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Haunted by the terrors of her experience with African witch-doctors, school teacher Gwen Mayfield (Joan Fontaine) accepts an appointment as headmistress at the Haddaby School run by Alan Bax (Alec McCowen) and his sister Stephanie (Kay Walsh). Gwen initially revels in the peacfulness she has found in the quiet English countryside but soon begins to sense "undercurrents." Before long, a local boy falls into a coman and Gwen discovers a voodoo doll impaled by pins. The danger that follows brings her face to face with witchcraft as a series of disasters unfold and lead her to the horrible truth.
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Haunted by the terrors she saw in Africa, schoolteacher Gwen Mayfield (Joan Fontaine) accepts a teaching position in a local Haddaby School run by Alex Bax (Alec McCowan) and his sister Stephanie (Kay Walsh).
Soon, however, as mysterious occurances start, such as a boy falling into a coma, a headless doll found impaled with pins, Gwen starts re-living her African nightmare again.
Very good story, although the climactic witch-coven scene draws more laughs than gasps, with the Witch Queen looking like a cross between Edina from AB FAB and Bullwinkle the Moose.
In deluxe widescreen (aspect ratio of 1.66:1), and original trailers of the film under the DEVIL'S OWN title, and paired with another Hammer film PREHISTORIC WOMEN.
The author is Norah Lofts, writing under the psuedonym Peter Curtis for "The Devil's Own", a wonderful author of English historical fiction. Her novels are fairly inexpensive and easy to find. Give the book a try!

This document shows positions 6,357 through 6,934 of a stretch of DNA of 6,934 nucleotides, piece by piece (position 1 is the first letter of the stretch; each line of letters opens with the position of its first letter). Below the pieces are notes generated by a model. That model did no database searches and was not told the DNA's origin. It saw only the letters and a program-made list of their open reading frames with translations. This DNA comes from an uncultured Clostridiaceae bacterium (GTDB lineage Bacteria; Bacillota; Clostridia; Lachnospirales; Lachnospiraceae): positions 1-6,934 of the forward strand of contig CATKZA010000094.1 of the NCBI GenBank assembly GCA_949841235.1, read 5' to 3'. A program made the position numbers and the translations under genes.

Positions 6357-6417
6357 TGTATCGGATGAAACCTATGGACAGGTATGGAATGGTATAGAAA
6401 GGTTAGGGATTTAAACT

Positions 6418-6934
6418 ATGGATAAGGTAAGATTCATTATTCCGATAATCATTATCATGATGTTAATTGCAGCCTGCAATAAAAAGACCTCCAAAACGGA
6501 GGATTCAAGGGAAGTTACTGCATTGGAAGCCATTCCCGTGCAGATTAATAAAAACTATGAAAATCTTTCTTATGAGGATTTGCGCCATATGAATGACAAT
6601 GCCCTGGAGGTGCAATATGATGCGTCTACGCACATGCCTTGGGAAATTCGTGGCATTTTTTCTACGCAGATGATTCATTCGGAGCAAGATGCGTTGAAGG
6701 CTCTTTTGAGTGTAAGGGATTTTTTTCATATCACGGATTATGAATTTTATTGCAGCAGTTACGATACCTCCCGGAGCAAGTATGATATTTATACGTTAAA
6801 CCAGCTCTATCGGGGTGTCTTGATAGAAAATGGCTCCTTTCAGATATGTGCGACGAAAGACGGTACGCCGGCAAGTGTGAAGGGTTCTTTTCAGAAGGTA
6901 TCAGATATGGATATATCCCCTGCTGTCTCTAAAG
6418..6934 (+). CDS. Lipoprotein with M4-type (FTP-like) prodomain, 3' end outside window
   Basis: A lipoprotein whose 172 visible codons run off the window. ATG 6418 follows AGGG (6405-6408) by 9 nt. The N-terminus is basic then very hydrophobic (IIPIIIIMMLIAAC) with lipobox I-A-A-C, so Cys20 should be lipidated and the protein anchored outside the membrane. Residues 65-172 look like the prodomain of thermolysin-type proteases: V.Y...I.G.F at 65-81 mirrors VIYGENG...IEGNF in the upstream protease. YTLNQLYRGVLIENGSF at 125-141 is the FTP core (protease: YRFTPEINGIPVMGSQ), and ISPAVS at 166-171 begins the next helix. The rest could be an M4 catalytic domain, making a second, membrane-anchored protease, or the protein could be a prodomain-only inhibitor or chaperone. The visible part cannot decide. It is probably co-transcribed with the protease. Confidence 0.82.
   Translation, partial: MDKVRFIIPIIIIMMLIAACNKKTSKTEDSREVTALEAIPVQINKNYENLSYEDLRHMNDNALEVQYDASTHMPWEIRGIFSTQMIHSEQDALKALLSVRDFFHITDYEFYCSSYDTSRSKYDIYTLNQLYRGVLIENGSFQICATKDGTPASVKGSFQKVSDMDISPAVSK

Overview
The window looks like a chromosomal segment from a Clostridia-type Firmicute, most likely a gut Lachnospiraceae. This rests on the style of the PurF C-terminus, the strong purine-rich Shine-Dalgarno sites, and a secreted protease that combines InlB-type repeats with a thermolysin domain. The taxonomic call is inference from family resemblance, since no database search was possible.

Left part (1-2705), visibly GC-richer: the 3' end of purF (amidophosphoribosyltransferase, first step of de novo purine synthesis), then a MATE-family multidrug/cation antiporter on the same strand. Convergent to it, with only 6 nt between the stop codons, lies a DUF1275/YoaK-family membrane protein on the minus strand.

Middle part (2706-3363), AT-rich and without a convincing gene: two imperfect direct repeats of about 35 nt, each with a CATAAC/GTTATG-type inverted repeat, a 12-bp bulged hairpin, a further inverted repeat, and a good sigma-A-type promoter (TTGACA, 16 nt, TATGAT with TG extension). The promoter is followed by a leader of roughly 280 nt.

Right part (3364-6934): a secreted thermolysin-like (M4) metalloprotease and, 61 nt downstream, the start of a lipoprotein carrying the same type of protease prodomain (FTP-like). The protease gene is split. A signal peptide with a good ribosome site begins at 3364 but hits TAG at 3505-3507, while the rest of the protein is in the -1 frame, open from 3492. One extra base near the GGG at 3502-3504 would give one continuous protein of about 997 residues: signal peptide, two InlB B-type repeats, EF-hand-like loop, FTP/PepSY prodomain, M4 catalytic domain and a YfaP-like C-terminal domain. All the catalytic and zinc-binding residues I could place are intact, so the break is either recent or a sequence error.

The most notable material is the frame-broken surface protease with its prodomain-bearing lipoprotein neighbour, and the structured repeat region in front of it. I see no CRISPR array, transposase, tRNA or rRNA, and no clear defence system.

Joan Fontaine (an older one, but still as elegant as ever) whom I adored in Rebecca [Blu-ray] plays a schoolmistress, Gwen Mayfield, who fresh from a traumatic experience in Africa, gets a position as headmistress of a small village school. Just as she is settling in, she discovers some troubling things afoot in the village - a young girl seems to be abused by her grandmother, a promising young man slips into a coma, and his father later turns up dead. In addition to all these unfortunate events, mysterious headless, pin-pricked dolls make their appearances around the village. Gwen's fragile state of mind also begins to conjure images of the voodoo dolls she saw in Africa. Is she losing her mind or is witchcraft still thriving in this English village?
There is a high level of atmosphere and suspense in this under appreciated Hammer movie, and it is also one of the most beautifully-filmed of the studio's productions. I loved the idyllic English country setting which contrasted well with the underlying menace and evil residing among the villagers. Fontaine's understated performance was well-done, but credit should also go to Kay Walsh who plays Stephanie Bax, the intellectual, spirited, and seeming ally. I admit I found the finale quite a spectacle, but if you can get past the cheesy extras and focus on the actual storytelling, this is well worth one's time, especially for fans of classic horror.